Caprelsa (generic: vandetanib) is a prescription medication used to treat a rare type of thyroid cancer in adults. Caprelsa belongs to a group of drugs called tyrosine kinase inhibitors. It works by blocking actions of a certain protein that signals cancer cells to multiply, which slows or stops the spread of cancer cells.
This medication comes in tablet form and is taken once a day, with or without food.
Common side effects of Caprelsa include diarrhea, rash, acne, and nausea. Caprelsa can cause blurred vision, drowsiness, and sensitivity to the sun. Do not drive or use machinery until you know how Caprelsa will affect you.
Caprelsa is a prescription medicine used to treat a certain type of thyroid cancer known as medullary thryroid cancer, that cannot be removed by surgery, or that has spread to other parts of the body.
This medication may be prescribed for other uses. Ask your doctor or pharmacist for more information.
Caprelsa may cause serious side effects, including:
- See "Drug Precautions"
- Serious skin reactions. Caprelsa can cause a serious skin reaction, called Stevens-Johnson syndrome or other serious skin reactions that may affect any part of your body. These serious skin reactions may be life threatening and you may need to be treated in a hospital. Call your healthcare provider right away if you experience any of these symptoms.
- Skin rash or acne
- Dry skin
- Blisters on your skin
- Blisters or sores in your mouth
- Peeling of your skin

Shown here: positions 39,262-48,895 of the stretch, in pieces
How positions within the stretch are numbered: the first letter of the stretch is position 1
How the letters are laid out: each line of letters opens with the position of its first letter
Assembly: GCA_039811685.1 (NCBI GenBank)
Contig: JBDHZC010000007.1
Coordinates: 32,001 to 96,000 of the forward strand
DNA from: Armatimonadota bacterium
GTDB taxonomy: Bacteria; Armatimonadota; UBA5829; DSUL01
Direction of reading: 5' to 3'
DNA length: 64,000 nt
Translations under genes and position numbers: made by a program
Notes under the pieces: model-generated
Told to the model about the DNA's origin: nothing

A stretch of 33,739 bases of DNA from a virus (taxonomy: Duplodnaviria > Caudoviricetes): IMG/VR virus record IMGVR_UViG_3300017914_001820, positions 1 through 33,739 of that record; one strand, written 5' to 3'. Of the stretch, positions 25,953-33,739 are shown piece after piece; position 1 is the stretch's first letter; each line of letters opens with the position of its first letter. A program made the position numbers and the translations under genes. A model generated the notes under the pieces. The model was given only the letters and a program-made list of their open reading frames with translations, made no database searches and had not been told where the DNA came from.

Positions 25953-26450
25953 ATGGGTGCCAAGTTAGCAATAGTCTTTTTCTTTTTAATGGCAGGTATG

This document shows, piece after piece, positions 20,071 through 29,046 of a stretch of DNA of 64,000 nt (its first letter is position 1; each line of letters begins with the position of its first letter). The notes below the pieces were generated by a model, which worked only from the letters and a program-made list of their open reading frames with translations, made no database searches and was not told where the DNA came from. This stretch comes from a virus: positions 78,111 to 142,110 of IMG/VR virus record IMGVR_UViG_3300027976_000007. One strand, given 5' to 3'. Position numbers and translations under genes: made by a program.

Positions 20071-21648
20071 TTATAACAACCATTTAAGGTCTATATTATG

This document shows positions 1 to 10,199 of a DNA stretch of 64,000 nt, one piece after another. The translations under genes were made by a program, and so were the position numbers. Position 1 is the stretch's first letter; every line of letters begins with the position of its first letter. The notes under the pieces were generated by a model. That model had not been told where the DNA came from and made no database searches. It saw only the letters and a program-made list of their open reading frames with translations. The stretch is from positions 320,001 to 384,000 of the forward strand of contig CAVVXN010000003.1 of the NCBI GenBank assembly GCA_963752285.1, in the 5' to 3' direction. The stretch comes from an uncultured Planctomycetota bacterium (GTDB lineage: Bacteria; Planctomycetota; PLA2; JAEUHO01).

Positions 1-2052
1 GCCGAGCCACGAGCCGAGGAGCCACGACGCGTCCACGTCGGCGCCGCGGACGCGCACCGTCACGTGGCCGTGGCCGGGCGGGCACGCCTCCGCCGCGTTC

- Muscle or joint aches
- Redness or swelling of your face, hands, or soles of your feet
- Breathing problems (interstitial lung disease). Caprelsa may cause a breathing problem called interstitial lung disease that can lead to death. Tell your healthcare provider right away if you experience sudden or worsening shortness of breath or cough.
- Stroke. Strokes have been reported in some people who have taken Caprelsa and in some cases have caused death. Stop taking Caprelsa and call your healthcare provider right away if you have symptoms of a stroke which may include:
- numbness or weakness of the face, arm or leg, especially on one side of the body
- sudden confusion, trouble speaking or understanding
- sudden trouble seeing in one or both eyes
- sudden trouble walking, dizziness, loss of balance or coordination
- sudden, severe headache
- Bleeding. Bleeding can happen during your treatment with Caprelsa. Tell your healthcare provider right away if you have severe bleeding while you are taking Caprelsa.
- Heart failure. Caprelsa can cause heart failure that can lead to death. You may have to stop taking Caprelsa if you have heart failure. Heart failure may not be reversible after stopping Caprelsa. Your healthcare provider should monitor you for signs and symptoms of heart failure.